Skip to main content

numb and numblikein neurogenesis

Neural progenitor cells must be kept alive throughout development to allow correct neurogenesis, but the mechanisms controlling the self-renewal of stem cells are poorly understood. In the October 31 Nature Petersen et al. report critical roles for numb and numblike, mammalian homologs of Drosophila numb, in maintaining progenitor populations during mouse embryogenesis (Nature 2002, 419:929-934). Numb function in mammalian neurogeneis was examined using a transgenic mouse line in which Cre protein expression is driven by the nestin promoter, which is active in neural progenitor cells and somites. Mice lacking either numb or numblike in the nervous system were born normally, but the deletion of both genes together resulted in embryonic lethality (around embryonic day 11.5). In these embryos, neurons differentiate early during development, but there is a dramatic reduction in the number of proliferating precursor cells and as development proceeds the progenitor population becomes depleted. Thus, Numb proteins appear to control the self-renewal of all neural progenitor cells and could possibly play similar roles in stem-cell maintenance in other tissues.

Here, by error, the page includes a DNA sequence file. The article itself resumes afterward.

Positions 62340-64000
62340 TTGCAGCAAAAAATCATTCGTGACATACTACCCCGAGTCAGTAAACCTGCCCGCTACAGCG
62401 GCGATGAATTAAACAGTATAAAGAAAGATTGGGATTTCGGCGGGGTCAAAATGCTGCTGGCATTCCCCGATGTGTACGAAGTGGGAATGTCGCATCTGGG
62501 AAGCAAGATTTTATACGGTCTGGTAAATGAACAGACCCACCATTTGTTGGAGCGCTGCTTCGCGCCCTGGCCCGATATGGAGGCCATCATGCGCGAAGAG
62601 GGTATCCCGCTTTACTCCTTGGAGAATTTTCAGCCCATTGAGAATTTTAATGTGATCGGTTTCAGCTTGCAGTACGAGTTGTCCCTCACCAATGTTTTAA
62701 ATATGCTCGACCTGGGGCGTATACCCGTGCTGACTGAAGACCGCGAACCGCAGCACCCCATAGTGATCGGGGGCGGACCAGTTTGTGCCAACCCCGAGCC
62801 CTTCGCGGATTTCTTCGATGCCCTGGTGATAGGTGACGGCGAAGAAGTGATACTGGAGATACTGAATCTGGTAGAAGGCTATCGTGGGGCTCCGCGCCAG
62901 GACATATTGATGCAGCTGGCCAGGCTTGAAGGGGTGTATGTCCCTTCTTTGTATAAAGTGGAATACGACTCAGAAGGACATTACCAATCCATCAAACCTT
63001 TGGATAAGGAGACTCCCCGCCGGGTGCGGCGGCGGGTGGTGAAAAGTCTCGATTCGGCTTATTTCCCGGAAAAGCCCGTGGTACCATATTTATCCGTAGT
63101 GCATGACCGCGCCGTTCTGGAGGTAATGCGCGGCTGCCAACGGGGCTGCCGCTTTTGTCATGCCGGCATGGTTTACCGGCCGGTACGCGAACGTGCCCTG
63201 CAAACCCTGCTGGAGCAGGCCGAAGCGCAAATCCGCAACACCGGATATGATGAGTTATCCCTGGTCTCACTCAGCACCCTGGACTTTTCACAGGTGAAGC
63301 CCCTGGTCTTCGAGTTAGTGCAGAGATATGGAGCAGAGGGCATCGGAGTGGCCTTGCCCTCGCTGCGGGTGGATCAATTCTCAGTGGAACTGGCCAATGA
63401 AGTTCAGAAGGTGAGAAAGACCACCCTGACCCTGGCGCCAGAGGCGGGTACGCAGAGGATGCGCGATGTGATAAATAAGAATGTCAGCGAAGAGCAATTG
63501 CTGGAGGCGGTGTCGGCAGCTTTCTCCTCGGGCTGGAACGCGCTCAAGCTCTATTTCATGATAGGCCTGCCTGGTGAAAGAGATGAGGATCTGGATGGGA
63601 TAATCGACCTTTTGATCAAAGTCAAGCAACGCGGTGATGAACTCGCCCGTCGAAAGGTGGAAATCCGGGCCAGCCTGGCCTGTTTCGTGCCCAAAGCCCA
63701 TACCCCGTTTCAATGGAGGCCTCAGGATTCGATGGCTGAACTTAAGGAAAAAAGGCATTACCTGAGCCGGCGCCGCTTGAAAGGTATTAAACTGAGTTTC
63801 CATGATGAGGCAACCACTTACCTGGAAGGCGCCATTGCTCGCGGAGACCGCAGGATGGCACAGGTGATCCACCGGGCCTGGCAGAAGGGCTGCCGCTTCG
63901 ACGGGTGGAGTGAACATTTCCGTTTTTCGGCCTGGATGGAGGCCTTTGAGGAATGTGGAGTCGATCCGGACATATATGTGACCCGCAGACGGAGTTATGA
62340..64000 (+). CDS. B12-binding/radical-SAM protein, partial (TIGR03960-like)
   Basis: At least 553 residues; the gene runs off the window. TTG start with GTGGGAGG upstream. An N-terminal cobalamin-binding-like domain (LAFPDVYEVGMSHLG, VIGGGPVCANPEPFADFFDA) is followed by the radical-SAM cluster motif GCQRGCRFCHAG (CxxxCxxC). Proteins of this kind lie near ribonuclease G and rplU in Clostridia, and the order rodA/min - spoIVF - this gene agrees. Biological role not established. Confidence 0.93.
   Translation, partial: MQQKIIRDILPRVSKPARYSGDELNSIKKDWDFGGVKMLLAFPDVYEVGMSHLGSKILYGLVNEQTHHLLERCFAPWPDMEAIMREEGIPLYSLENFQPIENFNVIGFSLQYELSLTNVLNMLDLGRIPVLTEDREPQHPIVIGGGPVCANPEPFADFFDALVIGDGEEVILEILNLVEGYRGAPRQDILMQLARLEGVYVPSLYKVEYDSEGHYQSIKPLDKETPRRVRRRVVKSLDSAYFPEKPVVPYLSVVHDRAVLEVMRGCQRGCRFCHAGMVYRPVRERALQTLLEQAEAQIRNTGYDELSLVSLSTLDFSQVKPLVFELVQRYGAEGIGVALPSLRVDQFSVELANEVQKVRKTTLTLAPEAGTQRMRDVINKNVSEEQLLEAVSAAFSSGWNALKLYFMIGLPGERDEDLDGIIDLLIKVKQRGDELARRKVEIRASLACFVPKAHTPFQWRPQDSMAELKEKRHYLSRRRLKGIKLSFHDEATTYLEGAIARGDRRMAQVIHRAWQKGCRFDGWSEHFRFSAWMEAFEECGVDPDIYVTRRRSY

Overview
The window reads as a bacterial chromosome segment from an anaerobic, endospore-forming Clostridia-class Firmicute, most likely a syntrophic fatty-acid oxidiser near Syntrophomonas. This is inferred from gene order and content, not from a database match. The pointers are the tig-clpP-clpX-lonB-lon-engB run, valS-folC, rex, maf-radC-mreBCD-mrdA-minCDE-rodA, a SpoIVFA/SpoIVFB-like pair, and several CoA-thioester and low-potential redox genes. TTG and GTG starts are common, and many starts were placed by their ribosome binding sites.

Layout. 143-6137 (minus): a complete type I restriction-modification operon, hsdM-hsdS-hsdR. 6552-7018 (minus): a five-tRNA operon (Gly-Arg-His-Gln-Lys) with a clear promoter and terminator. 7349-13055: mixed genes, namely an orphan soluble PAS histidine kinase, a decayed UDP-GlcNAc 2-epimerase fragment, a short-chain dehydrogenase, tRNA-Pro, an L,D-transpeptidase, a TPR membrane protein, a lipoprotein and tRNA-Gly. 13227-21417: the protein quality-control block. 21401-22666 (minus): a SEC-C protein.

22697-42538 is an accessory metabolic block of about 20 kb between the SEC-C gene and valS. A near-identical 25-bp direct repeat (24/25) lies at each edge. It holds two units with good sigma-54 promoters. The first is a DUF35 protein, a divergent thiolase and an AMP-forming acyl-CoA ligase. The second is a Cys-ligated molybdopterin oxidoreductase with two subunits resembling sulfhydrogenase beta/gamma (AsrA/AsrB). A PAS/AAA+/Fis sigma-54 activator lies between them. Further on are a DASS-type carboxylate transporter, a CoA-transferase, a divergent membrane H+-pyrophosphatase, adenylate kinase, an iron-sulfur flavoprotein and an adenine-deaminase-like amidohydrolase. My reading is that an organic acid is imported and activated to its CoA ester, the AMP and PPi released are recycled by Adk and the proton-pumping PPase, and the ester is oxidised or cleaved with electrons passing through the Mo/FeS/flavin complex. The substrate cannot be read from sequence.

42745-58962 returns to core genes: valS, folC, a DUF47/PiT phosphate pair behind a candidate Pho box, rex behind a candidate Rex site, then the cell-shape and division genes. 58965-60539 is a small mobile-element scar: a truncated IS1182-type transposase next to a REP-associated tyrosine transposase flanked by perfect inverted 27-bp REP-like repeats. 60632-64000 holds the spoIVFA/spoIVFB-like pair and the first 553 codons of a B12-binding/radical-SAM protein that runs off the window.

1. Stem cells and pattern formation in the nervous system: the possible versus the actual.

  2. Nature, []

  3. Asymmetric distribution of numb protein during division of the sensory organ precursor cell confers distinct fates to daughter cells.

Download references


Rights and permissions

Reprints and permissions

About this article

Cite this article

Weitzman, J.B. numb and numblikein neurogenesis. Genome Biol 3, spotlight-20021108-01 (2002).

Download citation

  • Published:

  • DOI: